If there’s one thing that businesses, both large and small share, it’s debt. According to the Federal Reserve Statistical Release for the fourth quarter of 2014, nonfinancial business debt rose to $12 trillion in the U.S. When these debts force companies out of business, there’s typically no shortage of creditors lining up to have their accounts settled. This leaves outgoing ownership groups to ponder which course of action is best to settle those debts: offering a debt settlement or filing for bankruptcy.

Many companies opt for bankruptcy because it places the burden of liquidating company assets on the court. The structures of their respective companies typically determine which form of bankruptcy ownership groups may face. For corporations and limited liability companies, it depends on their individual stakes in their companies’ assets. Typically, they’ll be allowed to file for business bankruptcy. Yet if they’ve personally guaranteed any debts, they may be forced into filing personal bankruptcy. The same holds true for business partnerships.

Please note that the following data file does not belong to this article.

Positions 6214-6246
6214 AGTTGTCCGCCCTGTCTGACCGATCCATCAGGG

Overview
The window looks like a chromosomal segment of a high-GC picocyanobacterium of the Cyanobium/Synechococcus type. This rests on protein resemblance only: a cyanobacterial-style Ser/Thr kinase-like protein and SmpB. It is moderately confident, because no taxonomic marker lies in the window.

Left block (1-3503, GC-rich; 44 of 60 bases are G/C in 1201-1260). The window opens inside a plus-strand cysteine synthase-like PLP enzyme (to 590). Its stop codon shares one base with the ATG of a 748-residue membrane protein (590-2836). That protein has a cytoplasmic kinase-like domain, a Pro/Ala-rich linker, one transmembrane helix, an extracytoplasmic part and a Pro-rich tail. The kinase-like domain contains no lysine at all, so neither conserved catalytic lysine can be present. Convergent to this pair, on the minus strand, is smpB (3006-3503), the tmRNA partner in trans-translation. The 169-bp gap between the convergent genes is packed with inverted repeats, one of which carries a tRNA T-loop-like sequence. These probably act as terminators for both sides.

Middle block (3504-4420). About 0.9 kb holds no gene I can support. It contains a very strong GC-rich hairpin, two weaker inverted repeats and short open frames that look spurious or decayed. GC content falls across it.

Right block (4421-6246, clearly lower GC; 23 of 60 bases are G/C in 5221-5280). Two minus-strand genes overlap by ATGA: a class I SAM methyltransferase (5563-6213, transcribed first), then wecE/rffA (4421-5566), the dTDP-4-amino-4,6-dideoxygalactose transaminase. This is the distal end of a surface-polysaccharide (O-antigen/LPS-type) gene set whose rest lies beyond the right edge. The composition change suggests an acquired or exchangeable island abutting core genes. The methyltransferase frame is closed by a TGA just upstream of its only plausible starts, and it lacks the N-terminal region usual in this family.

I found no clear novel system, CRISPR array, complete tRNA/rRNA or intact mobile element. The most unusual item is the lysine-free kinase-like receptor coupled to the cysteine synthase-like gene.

Those operating sole proprietorships who have adequate funds may find negotiating a settlement to be easier than those parties previously mentioned. When going this route, it’s recommended that an inventory of creditors be made in order to establish a priority list of business debts to be paid. Emerge180.com suggests that such a priority be determined based upon the stage debts are currently in. Those stages are outlined as follows:

  •          Is the original creditor still attempting to collect?
  •          Has the debt been assigned to a collection agency?
  •          Is a lawsuit pending?
  •          Has a judgment been awarded?

Those debts in the latter stages should be given top priority. Given the potential for insolvency, creditors could be more willing to accept a settlement offer for debts at this stage.